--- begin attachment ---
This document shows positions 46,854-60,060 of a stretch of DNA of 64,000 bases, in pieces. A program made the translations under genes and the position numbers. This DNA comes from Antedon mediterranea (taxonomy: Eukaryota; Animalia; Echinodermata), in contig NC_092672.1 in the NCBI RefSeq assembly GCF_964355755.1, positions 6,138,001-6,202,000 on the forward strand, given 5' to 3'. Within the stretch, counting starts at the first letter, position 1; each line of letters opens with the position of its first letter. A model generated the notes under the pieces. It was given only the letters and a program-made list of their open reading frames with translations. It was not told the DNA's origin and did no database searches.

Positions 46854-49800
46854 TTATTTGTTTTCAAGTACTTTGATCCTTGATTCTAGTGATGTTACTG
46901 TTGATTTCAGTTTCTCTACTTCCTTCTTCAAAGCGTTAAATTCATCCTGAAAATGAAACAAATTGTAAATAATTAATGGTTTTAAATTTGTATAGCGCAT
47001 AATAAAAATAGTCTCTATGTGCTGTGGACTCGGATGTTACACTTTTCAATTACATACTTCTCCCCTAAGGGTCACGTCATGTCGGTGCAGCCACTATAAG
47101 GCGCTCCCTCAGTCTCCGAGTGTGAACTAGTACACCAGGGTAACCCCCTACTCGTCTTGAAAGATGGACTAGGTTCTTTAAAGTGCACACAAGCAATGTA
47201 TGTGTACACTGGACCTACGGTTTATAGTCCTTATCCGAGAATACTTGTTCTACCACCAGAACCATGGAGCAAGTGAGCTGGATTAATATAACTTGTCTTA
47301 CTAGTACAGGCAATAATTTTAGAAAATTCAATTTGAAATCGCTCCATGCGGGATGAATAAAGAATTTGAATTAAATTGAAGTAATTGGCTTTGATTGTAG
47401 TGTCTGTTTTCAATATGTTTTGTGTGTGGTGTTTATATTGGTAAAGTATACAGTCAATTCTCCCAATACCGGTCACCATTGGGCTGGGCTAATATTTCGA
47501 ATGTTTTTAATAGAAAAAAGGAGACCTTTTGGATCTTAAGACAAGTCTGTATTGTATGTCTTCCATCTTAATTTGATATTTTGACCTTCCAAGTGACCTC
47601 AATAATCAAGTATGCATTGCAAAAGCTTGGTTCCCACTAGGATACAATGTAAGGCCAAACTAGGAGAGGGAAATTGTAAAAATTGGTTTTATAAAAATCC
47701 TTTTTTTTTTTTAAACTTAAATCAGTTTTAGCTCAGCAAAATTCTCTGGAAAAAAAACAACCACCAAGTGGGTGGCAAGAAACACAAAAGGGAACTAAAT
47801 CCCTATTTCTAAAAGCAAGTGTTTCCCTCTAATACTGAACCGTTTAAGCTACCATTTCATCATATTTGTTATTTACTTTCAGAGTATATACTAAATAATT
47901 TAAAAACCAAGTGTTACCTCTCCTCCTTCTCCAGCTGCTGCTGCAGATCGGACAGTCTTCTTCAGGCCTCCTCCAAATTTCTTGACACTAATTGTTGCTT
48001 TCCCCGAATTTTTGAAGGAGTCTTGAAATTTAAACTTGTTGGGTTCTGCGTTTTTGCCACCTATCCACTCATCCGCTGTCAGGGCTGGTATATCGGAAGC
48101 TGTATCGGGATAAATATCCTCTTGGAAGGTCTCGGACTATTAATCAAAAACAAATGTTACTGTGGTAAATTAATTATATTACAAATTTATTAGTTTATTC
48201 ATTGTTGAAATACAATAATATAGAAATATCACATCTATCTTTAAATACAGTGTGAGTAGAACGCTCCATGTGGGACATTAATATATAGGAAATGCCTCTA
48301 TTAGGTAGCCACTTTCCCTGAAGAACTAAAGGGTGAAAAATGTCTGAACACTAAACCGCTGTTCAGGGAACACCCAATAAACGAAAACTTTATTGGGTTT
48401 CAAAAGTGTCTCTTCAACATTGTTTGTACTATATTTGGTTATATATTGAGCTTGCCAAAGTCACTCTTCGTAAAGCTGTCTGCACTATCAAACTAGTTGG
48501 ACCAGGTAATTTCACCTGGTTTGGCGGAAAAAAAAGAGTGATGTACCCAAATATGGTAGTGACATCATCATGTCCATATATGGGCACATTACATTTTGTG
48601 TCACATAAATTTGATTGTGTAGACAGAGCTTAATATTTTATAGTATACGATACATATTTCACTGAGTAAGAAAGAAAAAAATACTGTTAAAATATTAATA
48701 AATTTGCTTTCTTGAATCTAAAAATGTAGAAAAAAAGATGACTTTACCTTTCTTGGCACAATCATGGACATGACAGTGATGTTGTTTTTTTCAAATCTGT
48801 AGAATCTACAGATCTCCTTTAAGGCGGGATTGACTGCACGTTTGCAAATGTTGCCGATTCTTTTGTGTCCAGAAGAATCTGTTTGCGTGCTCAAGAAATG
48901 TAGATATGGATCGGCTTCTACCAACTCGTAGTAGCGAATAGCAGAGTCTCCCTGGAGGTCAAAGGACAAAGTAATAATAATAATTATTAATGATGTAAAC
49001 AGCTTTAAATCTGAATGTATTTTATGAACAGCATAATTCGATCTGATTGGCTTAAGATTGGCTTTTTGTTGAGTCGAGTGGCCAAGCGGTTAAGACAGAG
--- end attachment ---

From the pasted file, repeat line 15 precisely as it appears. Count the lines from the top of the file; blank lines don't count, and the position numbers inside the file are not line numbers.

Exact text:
48001 TCCCCGAATTTTTGAAGGAGTCTTGAAATTTAAACTTGTTGGGTTCTGCGTTTTTGCCACCTATCCACTCATCCGCTGTCAGGGCTGGTATATCGGAAGC